2. You cannot refuse field sobriety tests or an intoxilyzer test
When the police suspect a driver of operating under the influence (OUI), that officer has great discretion to stop the driver and require further testing. According to Maine Law, 29-A M.R.S.A. §2521(1) "If there is probable casue to believe a person has operated a motor vehicle while under the influence of intoxicants, that person shall submit to and complete a test to determine an alcohol level and drug concentration by analysis of blood, breath or urine." Subsection (2) states that "A law enfocement officer shall administer a breath test unless, in that officer's determination, a breath test is unreasonable."
Subsection (2) causes some issue as an argument can be made that a blood test cannot simply be required without a person's consent, unless the test is being administered after an accident where "there is probable casue to believe that death has occured or will occur. . ." See 29-A M.R.S.A. §2522(1). But nonetheless, the issue remains that a driver has to submit to the breath test. As for the field sobriety testing, the OUI statute addresses a "failure to submit to a test at the request of law enforcement." See e.g. 29-A M.R.S.A. §2411. In §2411, there are various aggravated sentences to be imposed, ranging from a higher fine to longer mandatory minimum jail sentences, for failure to submit to a test - and a test is broadly written.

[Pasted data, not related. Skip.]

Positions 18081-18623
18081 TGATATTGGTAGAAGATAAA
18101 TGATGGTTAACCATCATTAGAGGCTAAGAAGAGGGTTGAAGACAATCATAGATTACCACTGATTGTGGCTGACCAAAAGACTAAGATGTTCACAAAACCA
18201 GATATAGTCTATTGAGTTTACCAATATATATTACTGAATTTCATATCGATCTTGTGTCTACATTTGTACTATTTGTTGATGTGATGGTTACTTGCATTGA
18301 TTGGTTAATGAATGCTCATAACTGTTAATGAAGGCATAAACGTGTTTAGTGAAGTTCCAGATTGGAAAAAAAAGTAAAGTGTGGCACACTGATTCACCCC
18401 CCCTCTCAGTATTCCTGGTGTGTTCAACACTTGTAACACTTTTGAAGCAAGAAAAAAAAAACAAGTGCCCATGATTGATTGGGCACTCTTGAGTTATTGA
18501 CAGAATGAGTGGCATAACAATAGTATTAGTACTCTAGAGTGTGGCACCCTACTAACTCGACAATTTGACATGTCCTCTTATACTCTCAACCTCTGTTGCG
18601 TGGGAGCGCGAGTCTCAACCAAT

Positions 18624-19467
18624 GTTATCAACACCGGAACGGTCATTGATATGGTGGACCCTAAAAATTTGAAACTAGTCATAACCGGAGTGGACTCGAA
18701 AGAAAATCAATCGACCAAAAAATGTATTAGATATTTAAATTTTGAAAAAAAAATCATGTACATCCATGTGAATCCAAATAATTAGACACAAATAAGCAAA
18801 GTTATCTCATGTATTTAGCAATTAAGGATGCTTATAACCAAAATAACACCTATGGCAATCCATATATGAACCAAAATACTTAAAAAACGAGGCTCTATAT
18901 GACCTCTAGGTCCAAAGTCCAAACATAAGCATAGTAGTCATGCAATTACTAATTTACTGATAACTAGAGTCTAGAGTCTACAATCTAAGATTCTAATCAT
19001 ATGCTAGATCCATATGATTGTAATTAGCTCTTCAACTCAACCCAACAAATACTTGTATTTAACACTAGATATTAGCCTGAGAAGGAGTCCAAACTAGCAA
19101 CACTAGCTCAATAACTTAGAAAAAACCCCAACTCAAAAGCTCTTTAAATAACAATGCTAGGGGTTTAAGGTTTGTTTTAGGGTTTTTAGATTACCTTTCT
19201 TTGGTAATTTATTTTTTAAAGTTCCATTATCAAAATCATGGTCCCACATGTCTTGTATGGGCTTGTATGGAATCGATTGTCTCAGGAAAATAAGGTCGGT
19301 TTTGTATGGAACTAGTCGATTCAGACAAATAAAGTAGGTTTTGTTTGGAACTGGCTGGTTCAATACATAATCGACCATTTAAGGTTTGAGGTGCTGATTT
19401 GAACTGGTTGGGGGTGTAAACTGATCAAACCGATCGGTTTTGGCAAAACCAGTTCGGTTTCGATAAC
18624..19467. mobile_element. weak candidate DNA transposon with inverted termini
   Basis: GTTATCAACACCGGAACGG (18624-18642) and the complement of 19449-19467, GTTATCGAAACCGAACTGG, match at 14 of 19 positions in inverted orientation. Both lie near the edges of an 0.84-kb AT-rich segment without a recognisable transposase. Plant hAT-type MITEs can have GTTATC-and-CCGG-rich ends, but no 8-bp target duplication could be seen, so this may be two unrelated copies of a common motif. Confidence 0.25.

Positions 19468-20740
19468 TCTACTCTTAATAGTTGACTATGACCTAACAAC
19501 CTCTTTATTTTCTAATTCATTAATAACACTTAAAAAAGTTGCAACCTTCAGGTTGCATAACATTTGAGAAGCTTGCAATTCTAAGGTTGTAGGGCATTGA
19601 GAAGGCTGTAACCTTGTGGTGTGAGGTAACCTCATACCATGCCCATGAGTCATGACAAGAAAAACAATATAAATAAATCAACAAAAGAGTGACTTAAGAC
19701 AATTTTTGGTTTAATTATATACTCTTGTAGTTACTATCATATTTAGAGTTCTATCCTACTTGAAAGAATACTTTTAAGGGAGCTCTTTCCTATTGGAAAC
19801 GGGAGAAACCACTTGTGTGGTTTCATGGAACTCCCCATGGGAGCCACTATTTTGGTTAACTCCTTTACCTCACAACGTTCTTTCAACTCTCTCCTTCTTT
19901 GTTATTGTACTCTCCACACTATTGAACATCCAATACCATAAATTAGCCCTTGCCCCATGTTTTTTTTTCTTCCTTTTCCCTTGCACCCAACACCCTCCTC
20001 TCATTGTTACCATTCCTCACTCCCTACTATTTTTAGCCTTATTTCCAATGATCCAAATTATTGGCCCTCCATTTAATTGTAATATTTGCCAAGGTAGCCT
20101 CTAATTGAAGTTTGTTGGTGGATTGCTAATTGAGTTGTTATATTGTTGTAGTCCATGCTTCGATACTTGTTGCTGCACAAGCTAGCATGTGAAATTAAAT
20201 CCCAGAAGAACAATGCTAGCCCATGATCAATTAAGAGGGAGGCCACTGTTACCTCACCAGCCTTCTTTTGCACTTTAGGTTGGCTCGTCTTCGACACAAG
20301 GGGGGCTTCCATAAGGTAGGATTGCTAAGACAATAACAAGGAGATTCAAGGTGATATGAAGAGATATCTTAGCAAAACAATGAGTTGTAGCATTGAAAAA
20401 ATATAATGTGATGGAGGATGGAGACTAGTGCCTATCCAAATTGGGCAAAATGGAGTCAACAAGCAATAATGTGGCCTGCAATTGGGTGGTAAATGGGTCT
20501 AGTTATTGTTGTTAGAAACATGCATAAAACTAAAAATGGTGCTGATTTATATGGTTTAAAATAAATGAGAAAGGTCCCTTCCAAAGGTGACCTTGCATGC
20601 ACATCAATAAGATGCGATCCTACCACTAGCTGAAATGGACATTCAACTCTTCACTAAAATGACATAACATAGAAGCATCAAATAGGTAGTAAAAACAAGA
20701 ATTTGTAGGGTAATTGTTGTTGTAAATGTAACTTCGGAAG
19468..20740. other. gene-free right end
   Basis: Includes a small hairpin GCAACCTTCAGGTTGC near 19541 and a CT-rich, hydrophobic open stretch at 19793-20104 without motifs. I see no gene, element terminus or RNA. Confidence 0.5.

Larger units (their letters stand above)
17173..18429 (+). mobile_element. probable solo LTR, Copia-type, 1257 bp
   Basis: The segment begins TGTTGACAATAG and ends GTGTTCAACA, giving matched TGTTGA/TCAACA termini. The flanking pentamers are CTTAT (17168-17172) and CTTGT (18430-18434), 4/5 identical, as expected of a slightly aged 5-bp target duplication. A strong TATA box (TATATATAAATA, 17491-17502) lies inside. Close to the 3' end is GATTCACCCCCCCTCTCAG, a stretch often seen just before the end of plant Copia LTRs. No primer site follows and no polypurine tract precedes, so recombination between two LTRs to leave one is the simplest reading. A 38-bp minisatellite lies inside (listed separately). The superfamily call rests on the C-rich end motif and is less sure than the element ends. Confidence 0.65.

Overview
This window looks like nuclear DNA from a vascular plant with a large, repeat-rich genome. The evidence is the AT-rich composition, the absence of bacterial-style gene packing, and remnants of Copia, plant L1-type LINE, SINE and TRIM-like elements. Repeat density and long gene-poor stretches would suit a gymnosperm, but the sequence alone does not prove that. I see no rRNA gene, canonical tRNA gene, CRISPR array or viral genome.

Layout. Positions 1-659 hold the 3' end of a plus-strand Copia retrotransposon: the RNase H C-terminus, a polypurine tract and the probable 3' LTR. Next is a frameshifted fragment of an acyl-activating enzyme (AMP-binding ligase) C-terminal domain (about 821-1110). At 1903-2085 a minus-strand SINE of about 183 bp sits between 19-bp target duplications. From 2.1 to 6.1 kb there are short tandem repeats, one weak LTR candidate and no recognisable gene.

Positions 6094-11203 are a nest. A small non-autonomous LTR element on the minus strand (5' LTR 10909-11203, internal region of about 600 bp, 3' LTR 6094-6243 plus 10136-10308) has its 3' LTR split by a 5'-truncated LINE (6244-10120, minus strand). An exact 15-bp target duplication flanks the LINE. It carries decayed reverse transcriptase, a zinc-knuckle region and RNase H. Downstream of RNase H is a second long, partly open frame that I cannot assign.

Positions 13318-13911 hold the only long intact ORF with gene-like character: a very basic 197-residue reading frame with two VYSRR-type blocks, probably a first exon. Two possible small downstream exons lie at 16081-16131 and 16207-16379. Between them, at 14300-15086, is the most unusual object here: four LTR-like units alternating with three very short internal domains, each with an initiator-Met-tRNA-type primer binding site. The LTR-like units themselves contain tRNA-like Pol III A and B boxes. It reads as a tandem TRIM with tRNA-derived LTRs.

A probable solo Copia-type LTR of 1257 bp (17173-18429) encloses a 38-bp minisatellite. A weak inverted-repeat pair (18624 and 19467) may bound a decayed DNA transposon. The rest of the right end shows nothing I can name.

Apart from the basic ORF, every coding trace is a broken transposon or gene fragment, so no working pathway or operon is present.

So, when pulled over for a suspected OUI, cooperate with the officer, with his or her requests for administrative testing. HOWEVER, you do not have to answer any questions, and should not answer any questions regarding anything that is fact specific and that can be later used against you in court, as discussed in section 1 above.
The above information is not intended as legal advice and is merely a recitation of existing Maine Law. The contents herein are merely informational and to be used for broad educational purposes only. Nothing contained on this page or any other part of this website creates an attorney/client relationship, nor is it inteded to do so. For further information/legal advice on an issue you have or may have, please contact Willey Law Offices, or another licensed Maine lawyer of your choosing.
1. You have the right to remain silent